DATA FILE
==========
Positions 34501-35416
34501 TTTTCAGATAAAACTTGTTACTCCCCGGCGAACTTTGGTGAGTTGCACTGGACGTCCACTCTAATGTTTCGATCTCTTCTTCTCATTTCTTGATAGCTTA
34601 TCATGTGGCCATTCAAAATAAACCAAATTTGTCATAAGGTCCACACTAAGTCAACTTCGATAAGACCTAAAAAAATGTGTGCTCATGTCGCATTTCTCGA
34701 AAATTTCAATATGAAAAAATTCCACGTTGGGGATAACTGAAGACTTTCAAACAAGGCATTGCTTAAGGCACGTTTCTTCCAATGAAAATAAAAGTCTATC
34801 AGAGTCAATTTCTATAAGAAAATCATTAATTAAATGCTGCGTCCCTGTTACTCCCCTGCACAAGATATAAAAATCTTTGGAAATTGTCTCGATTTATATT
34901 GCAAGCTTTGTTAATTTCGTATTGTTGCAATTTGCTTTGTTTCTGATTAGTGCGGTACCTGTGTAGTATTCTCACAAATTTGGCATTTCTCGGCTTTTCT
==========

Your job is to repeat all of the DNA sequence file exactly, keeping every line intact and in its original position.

Positions 34501-35416
34501 TTTTCAGATAAAACTTGTTACTCCCCGGCGAACTTTGGTGAGTTGCACTGGACGTCCACTCTAATGTTTCGATCTCTTCTTCTCATTTCTTGATAGCTTA
34601 TCATGTGGCCATTCAAAATAAACCAAATTTGTCATAAGGTCCACACTAAGTCAACTTCGATAAGACCTAAAAAAATGTGTGCTCATGTCGCATTTCTCGA
34701 AAATTTCAATATGAAAAAATTCCACGTTGGGGATAACTGAAGACTTTCAAACAAGGCATTGCTTAAGGCACGTTTCTTCCAATGAAAATAAAAGTCTATC
34801 AGAGTCAATTTCTATAAGAAAATCATTAATTAAATGCTGCGTCCCTGTTACTCCCCTGCACAAGATATAAAAATCTTTGGAAATTGTCTCGATTTATATT
34901 GCAAGCTTTGTTAATTTCGTATTGTTGCAATTTGCTTTGTTTCTGATTAGTGCGGTACCTGTGTAGTATTCTCACAAATTTGGCATTTCTCGGCTTTTCT